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OF EARLY AMERICAN HISTORY

NARRATIVES

OF EARLY VIRGINIA

1606-1625

EDITED BY

LYON GARDINER TYLER, LL.D.

LATE PRESIDENT OF THE COLLEGE OF WILLIAM AND MARY

New York

BARNES & NOBLE, INC.

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NOTE

THIS volume is intended to include the most important and interesting narratives of that part of Virginian history which extends from the formation to the dissolution of the Virginia Company. In the selection, Captain John Smith's True Relation and the Description of Virginia and account of the Proceedings of the English Colonie which he and his friends drew up have, on well-known historical principles, been preferred to the somewhat ampler but less strictly contemporary version of the transactions of the same period which he gave in the Generall Historie ; but the ensuing period was deemed to be in the main best covered by reproducing the fourth book of the latter treatise.

Dr. Reuben G. Thwaites, Secretary of the State Historical Society of Wisconsin, and the Burrows Brothers Company of Cleveland, the publishers, have kindly permitted use to be made in this volume of the translation of Father Biard's Relation which appeared in the third volume of The Jesuit Relations, edited by Dr. Thwaites. The Massachusetts Historical Society has permitted the use of the text of the letter of John Pory, printed in their Collections. The Virginia Historical Society has allowed the editor to reprint from the Virginia Magazine of History "The Discourse of the Old Company.” Grateful acknowledgments are made for these favors.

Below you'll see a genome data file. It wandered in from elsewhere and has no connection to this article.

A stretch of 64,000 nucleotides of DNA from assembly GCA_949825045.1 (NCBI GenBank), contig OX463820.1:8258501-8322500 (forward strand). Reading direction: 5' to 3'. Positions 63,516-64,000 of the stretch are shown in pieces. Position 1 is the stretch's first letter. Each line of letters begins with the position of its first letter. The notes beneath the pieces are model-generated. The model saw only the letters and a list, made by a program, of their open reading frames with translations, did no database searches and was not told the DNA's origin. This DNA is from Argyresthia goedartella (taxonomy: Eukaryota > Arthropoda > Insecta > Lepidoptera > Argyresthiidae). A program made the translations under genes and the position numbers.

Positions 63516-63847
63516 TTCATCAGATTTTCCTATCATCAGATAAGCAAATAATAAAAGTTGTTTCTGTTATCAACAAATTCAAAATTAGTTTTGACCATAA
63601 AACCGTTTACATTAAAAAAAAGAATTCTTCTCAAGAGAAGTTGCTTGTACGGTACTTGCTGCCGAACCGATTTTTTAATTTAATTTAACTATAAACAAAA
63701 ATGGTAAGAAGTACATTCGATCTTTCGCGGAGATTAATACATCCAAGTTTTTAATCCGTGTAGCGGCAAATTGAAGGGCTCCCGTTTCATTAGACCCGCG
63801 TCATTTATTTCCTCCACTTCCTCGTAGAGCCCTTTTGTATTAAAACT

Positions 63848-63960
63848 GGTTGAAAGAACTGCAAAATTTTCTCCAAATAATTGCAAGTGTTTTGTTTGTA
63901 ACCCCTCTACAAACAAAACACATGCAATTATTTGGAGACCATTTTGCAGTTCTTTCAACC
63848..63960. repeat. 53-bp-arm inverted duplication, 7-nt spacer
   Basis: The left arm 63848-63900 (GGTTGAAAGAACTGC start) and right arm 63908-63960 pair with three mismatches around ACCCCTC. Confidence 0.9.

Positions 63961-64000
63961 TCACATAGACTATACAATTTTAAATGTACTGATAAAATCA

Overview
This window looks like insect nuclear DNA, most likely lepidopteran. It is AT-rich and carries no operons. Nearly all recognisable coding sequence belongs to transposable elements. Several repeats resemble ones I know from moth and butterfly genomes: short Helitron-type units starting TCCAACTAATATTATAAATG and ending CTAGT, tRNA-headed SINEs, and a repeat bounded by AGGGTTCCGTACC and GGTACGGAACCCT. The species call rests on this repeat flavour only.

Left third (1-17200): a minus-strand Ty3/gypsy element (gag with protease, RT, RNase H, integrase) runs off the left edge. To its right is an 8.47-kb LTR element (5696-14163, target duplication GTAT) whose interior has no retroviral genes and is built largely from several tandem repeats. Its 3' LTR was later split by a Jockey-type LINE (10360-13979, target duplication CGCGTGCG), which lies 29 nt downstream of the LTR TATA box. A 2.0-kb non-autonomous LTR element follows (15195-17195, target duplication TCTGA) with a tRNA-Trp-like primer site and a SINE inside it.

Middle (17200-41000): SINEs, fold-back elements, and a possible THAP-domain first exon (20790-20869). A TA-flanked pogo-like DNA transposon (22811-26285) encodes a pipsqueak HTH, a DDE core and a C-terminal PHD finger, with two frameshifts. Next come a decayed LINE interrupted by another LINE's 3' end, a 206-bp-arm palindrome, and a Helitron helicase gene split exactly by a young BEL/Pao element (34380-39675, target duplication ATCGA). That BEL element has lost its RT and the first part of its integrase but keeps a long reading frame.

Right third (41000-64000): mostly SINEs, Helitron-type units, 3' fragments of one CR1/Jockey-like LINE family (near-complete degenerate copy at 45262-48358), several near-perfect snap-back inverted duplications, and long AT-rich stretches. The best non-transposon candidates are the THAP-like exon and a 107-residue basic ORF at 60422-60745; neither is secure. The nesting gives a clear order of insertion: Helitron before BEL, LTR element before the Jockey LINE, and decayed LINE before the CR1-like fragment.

Those texts which have been taken from books printed in the seventeenth century have been carefully collated with copies of the original editions in the Library of Congress. But the use of u and v and i and j has been modernized; many words printed in italics in the original have been put into roman type when the present practice required it; and while the spelling of the original has of course been closely followed, the punctuation of Purchas or of Captain John Smith has not been regarded as equally sacred. The punctuation has been left as in the original whenever no strong reason existed to the contrary; but where the original punctuation does not make sense, nor indicate what was without doubt the author's meaning, as for instance in the case of the True Relation, of which the author had no chance to examine the proofsheets, appropriate alterations have been introduced.

J. F. J.

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